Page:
How SETS is Helping Solar Energy Start-Ups Succeed, and the Part CadmiumCD’s Abstract Scorecard Plays in the Process
Recently I sat down with Veronica Mooney, Director of New Markets & Educational Development at Solar Energy Trade Shows (SETS), and Aimee Gabel who is the Director of Education and Professional Development. SETS is the organization behind the Solar Power International (SPI) annual trade show, where we unveiled our new digital display technology last year in partnership with Global Experience Specialists (GES).
Veronica and Aimee used our software, the Abstract Scorecard, for SPI’s Start-Up Alley competition this past year and we wanted to find out a little more about how the organization is using this program to help new companies innovate in the solar tech space. Here’s what they had to say.
What is SETS doing to incubate innovation in the clean tech industry?
For the past three years we’ve had a program as part of our annual conference, Solar Power International (SPI), that is dedicated to promoting up-and-coming companies in the solar industry. We call it the Start-Up Alley.
What is the Start-Up Alley?
The Start-Up Alley is a competitive and highly selective program in which winners are awarded dedicated trade show space at the annual SPI conference. It’s a chance for up and coming companies to be in front of the industry. We open submissions to early-stage companies in the solar industry, and selected start ups are given a booth space at no charge. They also receive valuable opportunities to network with industry leaders, receive public recognition throughout the conference, and learn more about their target markets.
Where did you come up with the idea for the Start-Up Alley?
A member actually approached us and said he wanted to give back to the industry. He asked how he could do this so we put our heads together and ended up with this competition. It’s a great way to foster innovation and allow new companies to thrive in such a competitive space.
What kind of companies are eligible to participate?
We’re looking for solar start ups that have less than 5 million dollars in annual revenue, have less than 15 employees and can come from any of the solar technology sectors including: software as a service, hardware, heating and cooling and smart homes.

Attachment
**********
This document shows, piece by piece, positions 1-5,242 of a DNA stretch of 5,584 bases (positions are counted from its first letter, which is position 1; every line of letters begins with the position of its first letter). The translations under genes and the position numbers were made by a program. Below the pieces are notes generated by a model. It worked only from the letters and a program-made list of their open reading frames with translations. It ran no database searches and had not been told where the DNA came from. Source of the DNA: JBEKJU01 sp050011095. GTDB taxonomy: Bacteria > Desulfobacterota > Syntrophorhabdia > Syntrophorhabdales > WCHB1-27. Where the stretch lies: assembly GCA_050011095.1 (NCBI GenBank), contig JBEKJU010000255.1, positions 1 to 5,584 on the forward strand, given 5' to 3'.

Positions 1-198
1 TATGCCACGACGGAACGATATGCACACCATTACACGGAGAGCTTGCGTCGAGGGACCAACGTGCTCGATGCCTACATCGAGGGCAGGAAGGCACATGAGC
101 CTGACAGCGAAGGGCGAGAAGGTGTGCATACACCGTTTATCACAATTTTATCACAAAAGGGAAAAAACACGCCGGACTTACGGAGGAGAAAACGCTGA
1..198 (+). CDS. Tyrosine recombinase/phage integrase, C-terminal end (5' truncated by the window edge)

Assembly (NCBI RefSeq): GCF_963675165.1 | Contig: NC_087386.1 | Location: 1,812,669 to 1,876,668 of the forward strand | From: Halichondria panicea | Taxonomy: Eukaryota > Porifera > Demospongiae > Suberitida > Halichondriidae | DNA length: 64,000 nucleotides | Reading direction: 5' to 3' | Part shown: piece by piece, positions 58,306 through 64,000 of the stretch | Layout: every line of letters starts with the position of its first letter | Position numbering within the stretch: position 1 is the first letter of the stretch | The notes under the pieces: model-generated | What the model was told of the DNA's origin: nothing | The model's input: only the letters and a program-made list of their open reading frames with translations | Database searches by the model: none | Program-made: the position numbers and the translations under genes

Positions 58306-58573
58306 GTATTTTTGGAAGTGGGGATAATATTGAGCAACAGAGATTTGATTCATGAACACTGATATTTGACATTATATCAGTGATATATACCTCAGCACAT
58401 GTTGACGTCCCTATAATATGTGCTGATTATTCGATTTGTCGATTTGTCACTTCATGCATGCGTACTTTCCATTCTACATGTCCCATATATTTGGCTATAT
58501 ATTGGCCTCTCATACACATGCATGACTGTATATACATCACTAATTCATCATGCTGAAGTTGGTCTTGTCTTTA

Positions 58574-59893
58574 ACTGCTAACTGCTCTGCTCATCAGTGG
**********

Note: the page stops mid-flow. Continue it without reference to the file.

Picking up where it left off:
How many companies were selected to exhibit in the Start-Up Alley?
This is our third year. In our first year we selected 18 companies to exhibit, last year we selected 22 companies, and this year it will be 24. The 24 companies that are accepted into the Start Up Alley can also go on to complete in the Start Up Alley Challenge, a pitch competition which is a bit like the popular TV show, Shark Tank. During this competition, we narrow down the companies from 24 to 3. These 3 then present in front of a group of judges for the chance to win prizes.
These finalists represented the most innovative start-ups out of those that we selected to exhibit. SPI attendees are invited to attend the challenge and hear about what types of cutting-edge technologies these companies are developing.
It’s been amazing watching these companies grow. The first year we had three winners and since then they’ve gone on to win other prestigious industry awards and recognition like the Depart of Energy SunShot Grants.
What is the application process like?
We actually have two Phases in the application process. Phase I determines which companies will be allowed to exhibit free of charge in the Start-Up Alley Pavilion at SPI. Phase II narrows those selected down into finalists that will compete in the Start-Up Alley Challenge.
Last year SETS used CadmiumCD’s Abstract Scorecard to collect and review submissions. What did you use your first year?
We used a combination of Wufoo and Survey Monkey. These are fine for simple data but the Start-Up Alley is a 3-step competition, each with its own review process. We are also managing multiple categories, which was really difficult using these tools.
How did you find the Abstract Scorecard and why did you ultimately choose it?
We looked at a lot of different review systems. The problem is most are very cost prohibitive. Veronica Mooney had prior experience with CadmiumCD’s tools from working at American Wind Energy Association (AWEA) so she presented it to the team at SPI.
Ultimately the Abstract Scorecard is a simplified system that makes it easy on everyone involved in the review process. It’s also very cost effective, which was an added bonus.
What did reviewers think of last year’s process compared to the first year’s?
They loved it. And it was good for the Start-Up Alley Challenge judges to see the comments reviewers made about each company. It allowed them more insight into the start-ups and helped them form the best decisions possible.
Where can companies go to apply to the Start-Up Alley?
Companies who are eligible can visit the Start-Up Alley page on SPI’s website to submit their applications. They can also find more information about the benefits of the program, who will be judging, and our partners by clicking the buttons under the “Learn More” section on our website. We love seeing all the great talent each year and are very excited to see what type of innovation applicants will bring to the mix this year.
About Michael Doane
Michael Doane is head of marketing at CadmiumCD. He is focused on educating event planners about the benefits of implementing technology at their trade shows and conferences. Download his free eBook, “The Most Influential Advances in Event Technology“, then connect with him on LinkedIn or Twitter.